The street that died from 'La Dolce Vita'

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The Independent Online
VIA VENETO is dying. After Harry's Bar, the Caffe Strega, and Doney's, the famous pavement cafes around which swirled the legendary, star-spangled dolce vita of the Fifties and Sixties, now the most famous of all, the Cafe de Paris, has been closed down.

The tables are gone, and only the old signs still hang over the semi-deserted pavements where paparazzi would wait to snatch a shot of Audrey Hepburn and Mel Ferrer, Elizabeth Taylor and Richard Burton, Ava Gardner or Kim Novak with their new amours; where their eyes would be blackened and cameras smashed by proud escorts or Frank Sinatra's bodyguards; where beautiful girls would parade in the hopes of catching the eye of some film director or Roman prince.

But where the jet set cruised in open cars on a warm summer's evening, passers-by are choked by the stench and deafened by the racket of today's traffic. The Mondadori bookshop, beloved of the journalists, writers, politicians and intellectuals who frequented Rosati's and the Caffe Strega, is gone. So are many of the smart shops, even airline offices: 30 businesses have closed in the past 12 months.

Most tourists have long since deserted the Via Veneto; only groups of Japanese wander through, doubtless wondering what on earth all the fuss was about. The odd cafe is still going. I had an orange juice in one the other day. There were only two other people there and when the bill came I realised why: it cost more than pounds 5.

In the late Fifties and Sixties Rome, and especially the Italian cinema centred here, was brilliant, giddy, scandal-loving and fun, and its heart was the Via Veneto. And the heart of the Via Veneto was its cafes, its night-clubs and restaurants for, as the writer Ennio Flaiano once quipped, the Via Veneto is 'a strictly gastro- sexual experience'.

Flaiano and the film director Federico Fellini immortalised the street, its glitter, its elan and its dissipation, in their film La Dolce Vita. Tanio Secchiaroli, the most dynamic and cynical of the cameramen, inspired the role of Paparazzo, and the name has remained that of the prying, freelance photographer. Marcello Mastroianni, the journalist-star opposite the glamorous Anita Ekberg, hung out in the Cafe de Paris.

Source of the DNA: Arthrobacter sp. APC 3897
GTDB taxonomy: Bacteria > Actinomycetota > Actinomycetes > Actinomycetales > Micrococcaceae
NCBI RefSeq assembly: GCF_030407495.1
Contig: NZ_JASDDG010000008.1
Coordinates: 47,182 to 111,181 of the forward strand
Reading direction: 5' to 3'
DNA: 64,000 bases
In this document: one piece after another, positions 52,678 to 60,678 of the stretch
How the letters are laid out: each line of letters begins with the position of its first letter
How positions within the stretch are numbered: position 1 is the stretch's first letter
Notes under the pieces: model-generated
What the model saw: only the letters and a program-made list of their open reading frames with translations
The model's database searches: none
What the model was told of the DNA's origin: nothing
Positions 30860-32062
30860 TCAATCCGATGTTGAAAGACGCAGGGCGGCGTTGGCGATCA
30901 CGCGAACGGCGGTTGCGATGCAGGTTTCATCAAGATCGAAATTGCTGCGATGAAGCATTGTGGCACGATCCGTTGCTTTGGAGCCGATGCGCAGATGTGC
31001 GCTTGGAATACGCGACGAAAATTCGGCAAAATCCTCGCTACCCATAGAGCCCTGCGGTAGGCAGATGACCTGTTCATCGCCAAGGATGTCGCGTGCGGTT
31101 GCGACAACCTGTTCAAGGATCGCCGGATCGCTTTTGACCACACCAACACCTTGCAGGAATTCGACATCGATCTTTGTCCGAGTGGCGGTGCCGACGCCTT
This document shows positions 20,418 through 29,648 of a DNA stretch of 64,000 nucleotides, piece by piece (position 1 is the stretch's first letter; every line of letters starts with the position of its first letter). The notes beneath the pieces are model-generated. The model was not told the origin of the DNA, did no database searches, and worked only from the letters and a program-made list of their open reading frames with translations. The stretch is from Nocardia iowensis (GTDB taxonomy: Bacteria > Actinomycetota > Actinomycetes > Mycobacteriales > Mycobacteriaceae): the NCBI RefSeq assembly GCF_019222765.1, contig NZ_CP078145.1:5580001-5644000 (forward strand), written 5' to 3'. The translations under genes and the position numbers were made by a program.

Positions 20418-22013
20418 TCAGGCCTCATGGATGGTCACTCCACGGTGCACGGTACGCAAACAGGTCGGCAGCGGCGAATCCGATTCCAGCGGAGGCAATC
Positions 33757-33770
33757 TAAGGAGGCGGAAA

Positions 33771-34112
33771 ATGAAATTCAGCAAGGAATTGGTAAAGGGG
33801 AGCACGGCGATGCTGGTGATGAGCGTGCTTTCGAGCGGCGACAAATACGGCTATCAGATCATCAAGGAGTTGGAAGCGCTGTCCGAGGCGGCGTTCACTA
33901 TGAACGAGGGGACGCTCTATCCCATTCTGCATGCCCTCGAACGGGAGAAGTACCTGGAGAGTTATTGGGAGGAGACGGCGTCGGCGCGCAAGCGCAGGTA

Old habitues say the film was also the beginning of the end of the Via Veneto. People began to behave as in the film and what had been genuinely a gathering place for the film world, intelligentsia, high society and tourists, became a parody of itself.

And the world has moved on. The Italian cinema is not what it was, although Fellini and Mastroianni are still big names. Tanio Secchiaroli lives once again in the working-class suburb he came from. He does not think much of the paparazzi of today, but admits that the shots of the Duchess of York topless were 'the biggest scoop since the war'. Anita Ekberg is now a large, but still attractive lady living with her dogs in the country.

But above all the demise of the Via Veneto reflects the decay of street life in Rome, where elegance and glitz have given way to vulgarity, suffocating traffic, garbage and neglect. The Cafe de Paris, where the gourmet ex-King Farouk of Egypt used to dine with his leggy blondes, was closed down, ingloriously, because its kitchens were filthy. The city authorities, gripped by the political crisis that pervades all Italy, apparently cannot be bothered to save what was once their most famous street.

Some Roman personalities are proposing that the Via Veneto be turned into a pedestrian precinct and revived, not as it used to be for those days are inevitably over, but once again as a place where people can stroll, sit, see and be seen. But people have been talking about reviving it for years.

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